Sarasota, FL (WorkersCompensation.com) – Everyone talks about sexual harassment and the workplace. But, what are we doing about it and how can we prevent it?
In “Sexual Harassment in Workers’ Comp: Ignorance, Stupidity or Evil?” co-hosted by Bob Wilson, President and CEO of WorkersCompensation.com and David Langham, Deputy Chief Judge of Florida’s Office of Judges of Compensation Claims, that is what we set to find out.
Florida-based panelists Artemis Emslie, CEO of MyMatrixx; Deborah Watkins, CEO of Care Bridge International; and Christine Sensenig, employment law attorney and partner at Hultman Sensenig + Joshi, took to their respective podiums to dive in.
“What does is mean exactly when you are sexually harassed? Harassment is based on the person receiving the conduct, hearing the comment, and how they feel about it. It is their perspective that matters. Harassment is also based on ‘welcome behavior,’” Sensenig said.
“There’s a difference between ‘you look nice today’ and looking someone looking you up and down and saying ‘you look niiiiice today.’”
But it is also prudent to look at the other side, where sensitivity can take its toll. She mentioned a woman in Great Britain who was offended that she received a good morning greeting, and her male coworkers did not, proving she was singled out as a woman.
“Awareness/training are key, and consistency with messages on what is appropriate and what isn’t is important,” Emslie said.
Wilson brought up ignorance vs. intent in the workplace, and what that means for employers and employees.
“You may or may not know if your coworker sitting next to you has experienced sexual harassment in the past… maybe even joking around, unintentionally, can be very hurtful,” Watkins said. “Even domestic issues in businesses come up. I had a scenario where a spouse came on site, threating the employee, etc. All kinds of things can happen and be misunderstood. As an employer, you have to know how to handle that.”
Judge Langham referenced a woman from a past case, who had just been introduced into an all-male workspace. She arrived to the locker rooms an hour later than the males in efforts to avoid issues and building a new female locker room. The new employee began finding polaroid photos of male genitals in her locker, and it was decided a lineup would be implemented to identify the men with their photos. Judge Langham emphasized that this is where emotion takes over the brain, and how important it is to take a step back, and follow the right steps in an investigation.
“A thorough and fair investigation is important to everyone. Everyone should be treated with respect. Separate the two, initially. I’ve even had a client who went as far as paying one employee to work from a different space. It all depends on the employer, and who is completing the investigation. Is it internal? Do you hire a third party/employment lawyer?” Sensenig said.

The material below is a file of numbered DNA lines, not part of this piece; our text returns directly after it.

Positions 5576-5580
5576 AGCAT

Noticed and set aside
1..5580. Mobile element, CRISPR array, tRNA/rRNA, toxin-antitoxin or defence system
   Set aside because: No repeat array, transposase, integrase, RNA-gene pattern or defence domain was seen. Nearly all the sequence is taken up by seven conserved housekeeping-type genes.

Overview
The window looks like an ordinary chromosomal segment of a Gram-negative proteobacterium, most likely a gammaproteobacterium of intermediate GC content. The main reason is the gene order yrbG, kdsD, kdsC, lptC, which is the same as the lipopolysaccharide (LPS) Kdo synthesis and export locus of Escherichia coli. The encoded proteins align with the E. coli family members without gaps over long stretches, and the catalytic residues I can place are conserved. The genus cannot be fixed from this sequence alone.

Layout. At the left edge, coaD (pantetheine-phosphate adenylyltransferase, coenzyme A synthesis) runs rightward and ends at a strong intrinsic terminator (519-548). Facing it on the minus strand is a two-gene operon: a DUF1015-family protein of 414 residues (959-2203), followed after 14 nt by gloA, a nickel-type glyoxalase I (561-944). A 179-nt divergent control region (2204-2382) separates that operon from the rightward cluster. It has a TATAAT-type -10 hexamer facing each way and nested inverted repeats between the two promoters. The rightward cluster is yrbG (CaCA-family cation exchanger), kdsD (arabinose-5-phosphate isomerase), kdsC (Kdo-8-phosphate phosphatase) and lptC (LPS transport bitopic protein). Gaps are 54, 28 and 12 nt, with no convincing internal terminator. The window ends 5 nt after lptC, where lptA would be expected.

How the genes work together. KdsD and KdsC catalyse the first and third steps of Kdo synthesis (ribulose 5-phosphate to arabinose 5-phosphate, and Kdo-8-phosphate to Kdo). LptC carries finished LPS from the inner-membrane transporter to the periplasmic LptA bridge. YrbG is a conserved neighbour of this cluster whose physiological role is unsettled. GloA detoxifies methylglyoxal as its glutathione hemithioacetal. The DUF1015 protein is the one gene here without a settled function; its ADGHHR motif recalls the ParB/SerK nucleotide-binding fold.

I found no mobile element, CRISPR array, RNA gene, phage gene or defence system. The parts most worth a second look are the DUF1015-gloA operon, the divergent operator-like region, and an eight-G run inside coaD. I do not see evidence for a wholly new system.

Emslie said while everyone has a voice, it is also important to consider all sides. Not just the victim and the accuser, but others around them. Maybe the cubicle group who heard your gossip about that hot night out had some innocent bystanders who didn’t want to be educated on the matter.
“One scenario doesn’t mean it isn’t just one person. It isn’t just one office, there are remote workers etc. It is so easy to download and share a photo on social media,” Watkins said.
Wilson asked about the current cultural climate, the attention to victimization, people harassed in Hollywood, the media, etc.
“I am concerned about that for women. We put a lot of effort into developing our careers. We do know false accusations occur, and are made purely on a leverage basis… but that can damage someone from a reputational standpoint for the rest of their careers from either side. That question of risk comes up all the time, whether you are a male or female member of the exec team,” Watkins said.
Wilson mentioned a woman in a leadership role out of the Silicon Valley in California who has recently been accused of improper behavior with male and female employees.
For tools that can be used to prevent sexual harassment in the workplace, Emslie said specific onboard training would be important on what the actual act of sexual harassment is, what to do if you find yourself in a similar situation, and what guidelines to follow. Employers need to keep their doors open for communication, and investigate when it becomes necessary to do so.
Male and female employees alike are sometimes left ignored and confused on what behaviors should and shouldn’t be allowed, Watkins said. Again, what qualifies as sexual harassment, and what are some REAL approaches to implement for the employees to resolve it?
Sensenig said flipping the script, and coaching employees in role play scenarios could help get people more comfortable in talking about this difficult subject.
“As a leader in my company, it is my responsibility to keep my employees safe, and everyone is watching me,” Watkins said.
Judge Langham asked about the privacy issue with these complaints, and how to make teachable moments out of them.
The teaching moments should be very generalized, and the company can also focus on what their core culture is about, which is, in part, ideally preventing these types of things from happening, Emslie said.
Sensenig concluded that all the panelists agree it is about taking a few steps back, LISTENING, and make sure we are in better positions to pay attention, i.e. from phones, distractors, etc.
“Human capital drives the customer experience, right? There are people who sit behind that, and strong leadership to learn and understand all the right moves is really important. Company culture and branding are a big deal,” Emslie said, emphasizing the responsibility leaders, execs, management teams, etc. should have a hold on.